The most sure-fire way to get to a symposium is to write a paper, submit it to the symposium's technical committee, and get it accepted. Then your boss has to send you, especially if you've had the foresight to include him as a coauthor and he was able to get his boss to send him. Many people will tell you that it's unethical to include a coauthor who has contributed nothing to the paper, and of course they're right. Still, it can be a lot of fun: the morning of the paper, call the boss at his hotel room and tell him you're sick. Now, he has to present the paper, and he doesn't know diddlysquat about it! He then has to stand up in front of an audience of 600 experts and make a fool of himself. (After all, he's the aristocrat, right?) Meanwhile, you sneak into the back of the auditorium and laugh your socks off at his pitiable efforts. Finally, after the session is over, go up front and say hi to him. When he shows astonishment at your good health, say, "Oh, it was just jet lag. An aspirin and a leisurely breakfast fixed me up just fine."

What to Do at a Symposium

With all that free beer, you need to ask?

How to Present a Symposium Paper

Eventually, you'll discover that the only reliable way to get to a symposium is to submit a paper. Now that your paper has been accepted, what do you do? Obviously, assemble your viewgraphs or slides and put together a nice, slick show. But that isn't enough. You need to know what to say. So, here's your...

Guide to Saying the Right Thing at Your First Symposium Paper

Don't Say... Do Say...

I didn't measure the noise figure because I was afraid that it might be pretty bad.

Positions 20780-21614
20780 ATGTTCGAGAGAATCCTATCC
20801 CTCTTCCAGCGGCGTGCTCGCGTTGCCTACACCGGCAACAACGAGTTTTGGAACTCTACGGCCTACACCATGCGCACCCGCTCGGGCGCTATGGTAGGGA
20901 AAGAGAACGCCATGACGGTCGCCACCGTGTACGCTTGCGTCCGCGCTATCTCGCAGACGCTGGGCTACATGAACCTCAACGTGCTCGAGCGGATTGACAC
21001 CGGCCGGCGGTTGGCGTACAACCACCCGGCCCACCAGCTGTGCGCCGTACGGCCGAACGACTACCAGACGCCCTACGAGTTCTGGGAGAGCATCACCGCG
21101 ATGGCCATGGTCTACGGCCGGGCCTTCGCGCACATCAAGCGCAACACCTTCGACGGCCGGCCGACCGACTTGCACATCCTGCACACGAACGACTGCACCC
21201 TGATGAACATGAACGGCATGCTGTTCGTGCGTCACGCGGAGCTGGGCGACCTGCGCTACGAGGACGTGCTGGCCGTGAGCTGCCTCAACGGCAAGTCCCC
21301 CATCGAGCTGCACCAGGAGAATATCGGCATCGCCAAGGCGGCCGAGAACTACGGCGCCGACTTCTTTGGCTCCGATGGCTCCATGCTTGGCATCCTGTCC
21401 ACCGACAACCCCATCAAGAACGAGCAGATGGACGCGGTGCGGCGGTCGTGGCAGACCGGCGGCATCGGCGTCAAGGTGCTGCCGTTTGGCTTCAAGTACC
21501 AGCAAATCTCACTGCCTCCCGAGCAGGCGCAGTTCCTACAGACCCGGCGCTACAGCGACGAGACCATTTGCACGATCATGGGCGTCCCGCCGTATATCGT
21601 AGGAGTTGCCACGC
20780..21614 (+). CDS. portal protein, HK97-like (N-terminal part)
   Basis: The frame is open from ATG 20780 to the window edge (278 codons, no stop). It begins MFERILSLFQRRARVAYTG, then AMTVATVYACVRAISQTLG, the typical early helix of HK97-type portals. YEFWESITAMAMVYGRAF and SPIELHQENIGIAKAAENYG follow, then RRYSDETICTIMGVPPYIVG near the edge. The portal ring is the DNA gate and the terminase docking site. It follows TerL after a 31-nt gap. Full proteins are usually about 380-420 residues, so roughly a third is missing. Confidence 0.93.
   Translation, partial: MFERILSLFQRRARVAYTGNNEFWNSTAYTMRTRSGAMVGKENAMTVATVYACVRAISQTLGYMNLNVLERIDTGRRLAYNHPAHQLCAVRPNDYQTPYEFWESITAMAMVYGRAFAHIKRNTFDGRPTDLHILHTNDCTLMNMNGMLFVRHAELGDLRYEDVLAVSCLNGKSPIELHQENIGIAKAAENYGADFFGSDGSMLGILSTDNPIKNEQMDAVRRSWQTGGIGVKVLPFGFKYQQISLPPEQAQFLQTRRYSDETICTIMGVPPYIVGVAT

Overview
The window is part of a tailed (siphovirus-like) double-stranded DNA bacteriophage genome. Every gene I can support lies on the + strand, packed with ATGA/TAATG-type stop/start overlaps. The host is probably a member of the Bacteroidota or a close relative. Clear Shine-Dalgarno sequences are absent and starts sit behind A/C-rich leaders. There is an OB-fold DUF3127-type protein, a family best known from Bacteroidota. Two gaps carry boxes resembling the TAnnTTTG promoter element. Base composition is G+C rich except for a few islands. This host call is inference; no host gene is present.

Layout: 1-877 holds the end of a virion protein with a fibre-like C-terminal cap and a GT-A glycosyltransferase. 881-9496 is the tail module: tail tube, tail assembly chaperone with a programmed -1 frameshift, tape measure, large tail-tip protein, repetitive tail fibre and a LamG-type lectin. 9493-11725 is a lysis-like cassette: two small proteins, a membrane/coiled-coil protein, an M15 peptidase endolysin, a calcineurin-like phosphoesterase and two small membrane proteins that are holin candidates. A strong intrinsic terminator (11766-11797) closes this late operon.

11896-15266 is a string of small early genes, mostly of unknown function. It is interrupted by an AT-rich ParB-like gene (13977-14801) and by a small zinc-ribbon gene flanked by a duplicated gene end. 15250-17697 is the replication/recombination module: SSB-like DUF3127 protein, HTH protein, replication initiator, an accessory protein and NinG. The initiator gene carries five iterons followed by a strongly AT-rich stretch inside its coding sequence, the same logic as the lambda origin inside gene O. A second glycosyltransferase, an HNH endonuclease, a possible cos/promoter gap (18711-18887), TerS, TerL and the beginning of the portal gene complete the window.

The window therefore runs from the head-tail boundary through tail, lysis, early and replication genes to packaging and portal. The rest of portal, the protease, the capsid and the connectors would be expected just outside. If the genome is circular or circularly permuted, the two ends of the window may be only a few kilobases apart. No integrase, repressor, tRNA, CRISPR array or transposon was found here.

I plan to use the amplifier in an application where noise figure is not critical.

We don't worry about measurement accuracy because the test instruments take care of that.

1. To increase the clarity of the graphs, error bars have been omitted.

2. A full error analysis will be presented in our journal paper, which we hope to publish next year.

The results are inconclusive because we ran out of money. Further investigations were outside the scope of this research.
How the hell do you work this laser pointer? Mr. Chairman, I believe this device is defective.
Uh, where are the controls for the slide projector? Will the projectionist please show the next slide.
We figured out how to add one plus one the hard way. We have developed a new methodology for describing the combinatorial dynamics of elementary mathematical structures.
I know that the theory is pretty trivial, but it's the best we could do. The analysis has been simplified because there aren't enough letters in the Greek alphabet for a full treatment.
Toward the end of the research project, we finally figured out what the hell we were doing. False starts and blind alleys are to be expected in any high-tech research effort. However, we eventually prevailed.
Great slides, huh? I used PowerPoint!

1. Technical symposium: [Just don't make this idiotic remark!]

2. Business symposium: Great slides, huh? I used PowerPoint! [Smile broadly and wait for the applause.]

[In response to a question:] What do you mean by a stability circle? Stability, of course, is important in many systems, and we plan to investigate this as part of the next phase of the research.

How to Handle Questions

After you present your paper, the peasants in the audience will have an opportunity for revenge: questions. The people who ask questions at a symposium usually have the IQ of a truckload of gravel, and dealing with them is about as much fun as a bladder infection. Educating these people is like trying to teach a hippopotamus to pole vault. However, the way you handle their questions affects your professional reputation, so you're in deep trouble now, dude.

Generally, you will be asked only one type of question: stupid. To deal with these, adopt a tolerant, patronizing expression--the same kind you'd use with a three-year-old child--and give an answer that is completely incomprehensible and has nothing whatsoever to do with the question. This will shut up the guy who asks the question and intimidate everyone else.

What Else Happens at a Symposium?

Lots of things, but the most interesting ones don't occur at the symposium. They occur at the social events that go with the symposium. Maybe we should just leave it at that.